Ithaca step out in support of their stupendously good second LP, They Fear Us.
They Fear Us (our review) is destined to be one of the finest musical moments of 2022. Whilst relatively new, the songs are instant and Ithaca show that they are destined to bludgeon many an audience with their growing arsenal of songs.
Up first on a decidedly muggy night in Manchester were local five piece, Lure In. Throughout a short set the band rattled through songs from their catalogue as well as plenty of cuts from their unreleased EP because, according to the band, ‘no one will have heard us before so it doesn’t matter!’
What does matter is that those in attendance will have definitely heard of Lure In, now. Their confidence oozed from the stage as they flailed, two stepped and smashed their instruments around. If it wasn’t enough that they had confidence from the stage, they threw themselves at the crowd; or rather singer (Cameron) and bassist (Jonny) did. On several occasions they stalked the growing masses making sure that their lure wasn’t missed. Lure In’s set was met with rapturous applause at the end. A blend of various hard genres blended well throughout the set and the band really did themselves no harm with what they achieved.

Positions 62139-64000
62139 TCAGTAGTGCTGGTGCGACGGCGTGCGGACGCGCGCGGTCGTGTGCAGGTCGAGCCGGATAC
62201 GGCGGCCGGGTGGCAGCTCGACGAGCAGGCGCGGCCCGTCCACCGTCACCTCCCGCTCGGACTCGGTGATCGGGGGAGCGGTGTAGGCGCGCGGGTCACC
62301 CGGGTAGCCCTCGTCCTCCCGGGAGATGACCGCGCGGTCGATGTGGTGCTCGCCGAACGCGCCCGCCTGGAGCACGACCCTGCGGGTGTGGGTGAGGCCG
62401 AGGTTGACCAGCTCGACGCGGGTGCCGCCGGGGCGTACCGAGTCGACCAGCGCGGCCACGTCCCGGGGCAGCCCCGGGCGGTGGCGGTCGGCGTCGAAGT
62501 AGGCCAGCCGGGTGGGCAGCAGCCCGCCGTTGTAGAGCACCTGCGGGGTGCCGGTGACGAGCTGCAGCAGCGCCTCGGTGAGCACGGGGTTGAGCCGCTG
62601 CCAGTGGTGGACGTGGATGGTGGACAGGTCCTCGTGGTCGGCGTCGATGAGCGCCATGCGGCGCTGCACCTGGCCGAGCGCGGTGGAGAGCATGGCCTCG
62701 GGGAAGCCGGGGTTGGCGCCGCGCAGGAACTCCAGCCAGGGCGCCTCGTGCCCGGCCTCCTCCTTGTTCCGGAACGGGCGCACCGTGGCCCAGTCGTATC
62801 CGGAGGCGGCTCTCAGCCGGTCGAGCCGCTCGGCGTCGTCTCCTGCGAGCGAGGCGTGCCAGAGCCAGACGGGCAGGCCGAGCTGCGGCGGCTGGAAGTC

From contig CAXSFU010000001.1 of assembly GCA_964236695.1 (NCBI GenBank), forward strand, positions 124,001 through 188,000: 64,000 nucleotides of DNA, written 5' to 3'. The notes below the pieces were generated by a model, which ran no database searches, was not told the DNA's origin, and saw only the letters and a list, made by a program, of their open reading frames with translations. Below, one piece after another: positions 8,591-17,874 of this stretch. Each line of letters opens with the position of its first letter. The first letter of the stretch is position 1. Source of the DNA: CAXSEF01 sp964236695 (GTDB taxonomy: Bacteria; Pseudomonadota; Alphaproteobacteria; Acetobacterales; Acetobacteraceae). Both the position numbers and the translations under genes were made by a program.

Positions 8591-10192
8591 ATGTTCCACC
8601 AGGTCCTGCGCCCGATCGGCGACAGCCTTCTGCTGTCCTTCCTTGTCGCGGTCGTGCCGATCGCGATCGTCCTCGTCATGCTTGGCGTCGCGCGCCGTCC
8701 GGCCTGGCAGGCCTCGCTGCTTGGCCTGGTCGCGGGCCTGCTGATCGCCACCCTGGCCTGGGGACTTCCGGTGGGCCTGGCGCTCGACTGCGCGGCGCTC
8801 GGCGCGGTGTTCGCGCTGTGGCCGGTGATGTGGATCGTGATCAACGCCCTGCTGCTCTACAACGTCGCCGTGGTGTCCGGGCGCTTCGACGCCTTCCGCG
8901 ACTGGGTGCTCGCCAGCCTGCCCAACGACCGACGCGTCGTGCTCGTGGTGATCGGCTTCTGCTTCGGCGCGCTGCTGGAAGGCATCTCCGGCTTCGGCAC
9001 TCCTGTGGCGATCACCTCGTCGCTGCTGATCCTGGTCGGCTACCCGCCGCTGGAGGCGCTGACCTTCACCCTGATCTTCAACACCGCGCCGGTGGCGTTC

To further warm punters lug’oles, Pupil Slicer took to the stage and immediately got to work. The band have seen their profile rise quite quickly amongst the scene – the name of the band catches the eye and musically, they range from the ultra tight to the completely free form. Their debut album, Mirrors, was released on Prosthetic Records in 2021, and the band feels like they’re just getting properly started after the lockdown roadblock.